Ryan Dempster looks to rebound from a disappointing 2011 campaign and win Joe a bet.

Before you really offer up a preview of Ryan Dempster, I think it deserves mentioning that Jim Hendry does deserve a massive amount of credit for the signing. A quick history less on Demp. He was originally selected in the 3rd round of the 1995 draft by the Texas Rangers, where he spent a small amount of time in the minors before being traded to the Marlins where he made 121 starts and compiled a 4.64 ERA before being traded again to the Cincinnati Reds. While in Cincinnati his ERA rose to 6.54 in his final season with Reds before being shut down in August to have Tommy John surgery. Shortly after he was released by the Reds. Hendry had the foresight to sign Dempster, while he was still rehabbing, to a minor league contract with the hope of mining a gold nugget from a scrap heap. Remarkably, Dempster would not only pitch in 2004, but would pitch well, just 12 months removed from the surgery. In 20+ innings of work out of the pen, Demp compiled and ERA of 3.92 and picked up a pair of saves. In 2005, after starting 6 games, Dempster was named the closer for the Cubs, replacing LaTroy Hawkins. He collected 33 saves in 35 opportunities, the best save percentage in the league; in both blown saves, he collected the win. He is the only Cub and one of just three players ever to both start a game and collect 30 saves in the same season.

Since signing with the Cubs he’s gone on to win 62 games and save 87 all while posting an ERA under 4.00. It’s not “Ace” type stuff, but it’s certainly production far more than anyone could have expected when he signed that minor league deal.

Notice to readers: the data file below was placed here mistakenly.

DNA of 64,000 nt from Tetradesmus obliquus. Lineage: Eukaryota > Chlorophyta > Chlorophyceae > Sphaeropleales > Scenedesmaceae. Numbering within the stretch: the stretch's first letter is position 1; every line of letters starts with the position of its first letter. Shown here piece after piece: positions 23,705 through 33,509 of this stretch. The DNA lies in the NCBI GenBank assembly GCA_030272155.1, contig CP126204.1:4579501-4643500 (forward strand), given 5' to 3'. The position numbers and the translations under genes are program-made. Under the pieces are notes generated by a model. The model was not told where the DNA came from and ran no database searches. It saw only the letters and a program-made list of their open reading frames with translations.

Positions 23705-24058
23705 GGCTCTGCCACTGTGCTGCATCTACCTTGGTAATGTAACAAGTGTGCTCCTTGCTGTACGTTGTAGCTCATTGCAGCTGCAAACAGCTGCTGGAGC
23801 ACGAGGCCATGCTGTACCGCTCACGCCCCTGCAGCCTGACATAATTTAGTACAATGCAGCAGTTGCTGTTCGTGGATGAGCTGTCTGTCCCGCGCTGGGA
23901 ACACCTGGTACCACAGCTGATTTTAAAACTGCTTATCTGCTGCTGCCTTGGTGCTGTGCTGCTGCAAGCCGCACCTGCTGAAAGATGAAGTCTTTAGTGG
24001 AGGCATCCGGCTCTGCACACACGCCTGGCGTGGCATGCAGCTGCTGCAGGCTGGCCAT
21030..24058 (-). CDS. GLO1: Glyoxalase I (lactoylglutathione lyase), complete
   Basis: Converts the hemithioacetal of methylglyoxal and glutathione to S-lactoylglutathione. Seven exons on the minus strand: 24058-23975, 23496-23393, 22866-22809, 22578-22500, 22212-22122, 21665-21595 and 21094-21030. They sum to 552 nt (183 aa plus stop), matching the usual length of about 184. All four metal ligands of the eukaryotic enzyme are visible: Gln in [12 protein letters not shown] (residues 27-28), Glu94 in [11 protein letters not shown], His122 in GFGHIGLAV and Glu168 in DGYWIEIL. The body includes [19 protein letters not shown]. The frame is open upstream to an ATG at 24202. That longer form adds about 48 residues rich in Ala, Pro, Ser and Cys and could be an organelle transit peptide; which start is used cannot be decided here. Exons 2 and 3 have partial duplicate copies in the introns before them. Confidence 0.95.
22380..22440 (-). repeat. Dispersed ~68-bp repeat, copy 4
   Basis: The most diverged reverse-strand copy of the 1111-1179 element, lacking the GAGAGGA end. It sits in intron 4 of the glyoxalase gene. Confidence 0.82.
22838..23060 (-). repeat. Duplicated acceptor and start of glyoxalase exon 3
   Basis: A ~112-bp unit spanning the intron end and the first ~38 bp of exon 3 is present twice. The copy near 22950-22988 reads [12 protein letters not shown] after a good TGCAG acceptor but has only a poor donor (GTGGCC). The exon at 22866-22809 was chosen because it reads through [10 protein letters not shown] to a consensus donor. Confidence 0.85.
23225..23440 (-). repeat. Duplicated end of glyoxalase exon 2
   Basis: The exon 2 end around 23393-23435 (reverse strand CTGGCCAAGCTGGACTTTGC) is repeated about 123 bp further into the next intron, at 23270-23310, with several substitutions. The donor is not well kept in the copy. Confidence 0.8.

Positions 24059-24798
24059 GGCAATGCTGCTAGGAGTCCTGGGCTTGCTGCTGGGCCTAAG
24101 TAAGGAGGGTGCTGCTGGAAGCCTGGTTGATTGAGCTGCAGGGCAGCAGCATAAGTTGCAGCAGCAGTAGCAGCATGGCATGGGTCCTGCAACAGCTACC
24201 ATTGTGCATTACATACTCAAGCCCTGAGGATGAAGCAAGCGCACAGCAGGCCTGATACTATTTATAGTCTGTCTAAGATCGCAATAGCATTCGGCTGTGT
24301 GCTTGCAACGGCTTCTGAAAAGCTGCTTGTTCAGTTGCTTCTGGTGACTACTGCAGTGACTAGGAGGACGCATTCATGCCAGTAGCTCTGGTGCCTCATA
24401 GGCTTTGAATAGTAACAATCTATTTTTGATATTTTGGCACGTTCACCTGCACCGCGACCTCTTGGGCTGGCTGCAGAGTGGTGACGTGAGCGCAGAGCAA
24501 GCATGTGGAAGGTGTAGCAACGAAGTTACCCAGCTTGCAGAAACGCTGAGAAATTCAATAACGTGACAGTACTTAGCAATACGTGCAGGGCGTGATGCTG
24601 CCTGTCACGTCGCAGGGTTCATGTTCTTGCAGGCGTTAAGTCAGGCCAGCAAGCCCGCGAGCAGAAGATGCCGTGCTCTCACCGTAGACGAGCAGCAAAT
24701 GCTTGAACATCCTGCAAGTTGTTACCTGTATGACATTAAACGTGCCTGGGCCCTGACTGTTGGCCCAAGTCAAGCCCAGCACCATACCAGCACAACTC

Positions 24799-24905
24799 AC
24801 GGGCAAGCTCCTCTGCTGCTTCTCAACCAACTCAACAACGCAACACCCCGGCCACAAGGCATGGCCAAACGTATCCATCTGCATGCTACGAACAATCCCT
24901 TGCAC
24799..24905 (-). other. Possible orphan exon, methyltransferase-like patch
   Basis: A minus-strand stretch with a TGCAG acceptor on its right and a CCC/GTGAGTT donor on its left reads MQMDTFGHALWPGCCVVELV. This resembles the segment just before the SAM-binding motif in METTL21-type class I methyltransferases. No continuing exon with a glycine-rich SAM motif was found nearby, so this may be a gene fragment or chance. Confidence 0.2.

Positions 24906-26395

I chose to do the season preview on Ryan Dempster because I’m passionate that 2012 will show a significant upgrade over last season’s results for Dempster. In fact, Cap’n Obvious and I even went so far as to put a little wager on it. While we haven’t yet seen the lines on TopBet Sportsbook, there is a bet, though the terms of the bet have yet to be discussed.  It’s sure to be the talk all throughout the summer around the water cooler at work. The time is now to decide who’s side you’re on.

Cap’n and I chose five categories and then set a number for each. On each stat, I have chosen the under, while he has chosen the over. The table below details Dempster’s 2011 numbers, his career average, and the 2012 over / under numbers for the bet for quality starts, Home runs, base on balls and strikeouts per 9 IP as well as ERA.

As you can see, the Cap’n was more than generous in the numbers he gave me to choose from. Looking the ERA, I don’t see a way he’s over 4.90. It’s never happened for him as a Cub. In fact, the last time it happened to him, he was pitching out of the bullpen. Since that time, as a starting pitcher, he’s posted an ERA under 4.00 up until last season.

Looking at the ration numbers for home runs, strikeouts and walks, Dempster has been very consistent as a starter. For the Cubs, in the last four seasons he’s been a full time starter he’s posted numbers of 0.9 HR/9, 3.5 BB/9, and 8.3 K’s/9. To think he’d suddenly drop in production that significantly seems ludicrous to me. I’ll gladly take those categories as well, which leads to the final one, which is the biggest lock. In 2011, Dempster posted a quality start percentage of 62%. Cap’n has been kind enough to set the number at….wait for it….a league average number of 49%. Poor poor Cap’n. This one is a sure lock.

All of that leads to what we should be expecting going forward for Dempster. He exercised his player option before this season to return for $14 million in 2012, plus an amount from 2010 that was deferred over two years in 2011 and 2012. Odds are he will not be re-signed after the season so while here his role needs to be one of leadership and upper rotation production. We need to see the return to good production to avoid the embarrassment that was 2011. I believe we’ll see it…wanna bet?

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Joe Aiello is the founder of View From the Bleachers and one of the lead writers as well as host of VFTB Radio. Growing up in Chicago, he fondly remembers attending games in the bleachers before that was the popular thing to do. Currently Joe resides in North Carolina with his wife and three kids. Connect with Joe via Twitter / Facebook / E-mail